By leave of the House, I should like to make a brief comment on the Financial Secretary's remarks. The House will have observed that he addressed his abuse to me personally. I do not complain about that, but it is not my judgment that I am asking the House to accept. It is the judgment not of certain accountancy bodies, as the right hon. Gentleman described them, but of the whole collection of the accepted, reputable, long-established accountancy bodies in private practice and in public finance in all parts of the United Kingdom.
It was a parody for the right hon. Gentleman to describe those organisations as "certain accountancy bodies", as though I had selected a particular group of accountancy bodies and ignored representations from others. I challenge the right hon. Gentleman to mention a single reputable accountancy body admitting people by examination that accepts his view rather than the one that I have tried to put.
The right hon. Gentleman tries to defend the basket of goods. I was endeavouring to give an illustration when I used the concept of a shopping expedition. I was not suggesting that this is literally a housewife's basket of goods. I should like to explain the basket of goods represented by this mistaken all stocks index. It contains stone and slate quarrying goods for sale, mineral oil, refining goods for sale, tractors for sale, footwear goods for sale, the building materials industry and the electricity industry's non-fuel stocks. What kind of a basket is that to be applied to those making clogs, universal joints for motor vehicles, or parts for aircraft? It is a basket concept. None of the right hon. Gentleman's levity enables him to get away from the fact that the Government are applying to all kinds of specialised industries an all-purpose index that is widely inappropriate and will lose them revenue.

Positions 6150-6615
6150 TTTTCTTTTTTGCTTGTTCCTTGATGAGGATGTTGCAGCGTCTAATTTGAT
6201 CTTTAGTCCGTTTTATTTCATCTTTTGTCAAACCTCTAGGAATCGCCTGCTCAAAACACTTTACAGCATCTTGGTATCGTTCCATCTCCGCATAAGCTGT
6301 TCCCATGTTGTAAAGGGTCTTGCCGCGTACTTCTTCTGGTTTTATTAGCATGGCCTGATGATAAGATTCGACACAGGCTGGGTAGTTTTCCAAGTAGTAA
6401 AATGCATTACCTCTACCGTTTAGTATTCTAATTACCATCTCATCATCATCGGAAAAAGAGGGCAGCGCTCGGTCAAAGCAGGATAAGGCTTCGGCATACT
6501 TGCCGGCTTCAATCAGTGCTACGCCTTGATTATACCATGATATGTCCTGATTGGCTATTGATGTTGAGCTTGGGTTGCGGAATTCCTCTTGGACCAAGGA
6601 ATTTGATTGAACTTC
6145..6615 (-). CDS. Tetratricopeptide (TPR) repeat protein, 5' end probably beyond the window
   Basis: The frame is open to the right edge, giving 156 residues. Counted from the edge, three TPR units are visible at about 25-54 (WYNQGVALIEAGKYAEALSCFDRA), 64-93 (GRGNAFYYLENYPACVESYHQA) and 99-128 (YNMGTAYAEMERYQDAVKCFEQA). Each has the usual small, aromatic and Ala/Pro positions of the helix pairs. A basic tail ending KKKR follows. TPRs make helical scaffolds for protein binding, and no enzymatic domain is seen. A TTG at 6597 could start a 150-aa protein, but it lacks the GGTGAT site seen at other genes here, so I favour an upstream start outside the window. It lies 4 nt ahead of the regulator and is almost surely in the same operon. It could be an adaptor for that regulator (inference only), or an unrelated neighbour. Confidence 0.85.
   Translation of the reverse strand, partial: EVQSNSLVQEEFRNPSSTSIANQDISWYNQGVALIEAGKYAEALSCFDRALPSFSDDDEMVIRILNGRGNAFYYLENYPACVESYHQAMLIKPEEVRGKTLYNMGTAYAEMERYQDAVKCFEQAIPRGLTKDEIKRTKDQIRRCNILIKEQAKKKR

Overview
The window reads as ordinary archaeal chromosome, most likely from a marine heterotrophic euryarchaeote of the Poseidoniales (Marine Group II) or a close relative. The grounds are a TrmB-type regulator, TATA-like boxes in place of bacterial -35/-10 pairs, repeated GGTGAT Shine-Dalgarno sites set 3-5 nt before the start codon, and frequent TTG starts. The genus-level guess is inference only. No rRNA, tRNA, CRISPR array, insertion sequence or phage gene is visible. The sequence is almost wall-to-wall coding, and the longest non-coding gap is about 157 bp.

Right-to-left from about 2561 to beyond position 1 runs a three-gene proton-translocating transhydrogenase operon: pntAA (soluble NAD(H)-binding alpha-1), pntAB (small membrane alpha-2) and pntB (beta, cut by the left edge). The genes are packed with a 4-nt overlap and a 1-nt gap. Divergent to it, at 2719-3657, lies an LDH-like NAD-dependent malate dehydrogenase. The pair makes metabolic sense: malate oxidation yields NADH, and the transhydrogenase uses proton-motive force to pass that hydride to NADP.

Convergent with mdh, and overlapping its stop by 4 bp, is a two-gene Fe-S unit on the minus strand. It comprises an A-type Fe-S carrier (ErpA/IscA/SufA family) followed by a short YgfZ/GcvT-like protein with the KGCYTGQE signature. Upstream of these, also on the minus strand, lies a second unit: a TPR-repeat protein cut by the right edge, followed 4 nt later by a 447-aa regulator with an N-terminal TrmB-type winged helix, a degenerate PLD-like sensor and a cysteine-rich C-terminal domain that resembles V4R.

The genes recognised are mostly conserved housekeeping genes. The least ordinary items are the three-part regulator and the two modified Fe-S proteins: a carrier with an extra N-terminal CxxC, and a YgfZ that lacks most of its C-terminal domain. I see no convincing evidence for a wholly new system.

It is notable that the right hon. Gentleman did not refer to the fact that the Treasury, through the concept of the all stocks index, is voluntarily, deliberately and wilfully giving away revenue at the same time as it is scraping it up from every poor household in the country. We are driven to vote against the Government to express our view. There are occasions when, in order to get across a point, it is necessary to cause some temporary deprivation.
It is often stated by what I am glad to say is only a small minority in the House that nothing must be done to upset trade with South Africa in case temporary hardship is caused to some of the indigenous South African people. It has never been an argument that the bulk of hon. Members have been willing to accept. In order to establish a principle it is sometimes necessary to cause temporary hardship.
So great is the Government's concern for small businesses that if they were defeated Ministers would quickly return to the House with a reputable way of dealing with inflation in profits in place of the easy, sloppy and slipshod proposal that they are now attempting to pass.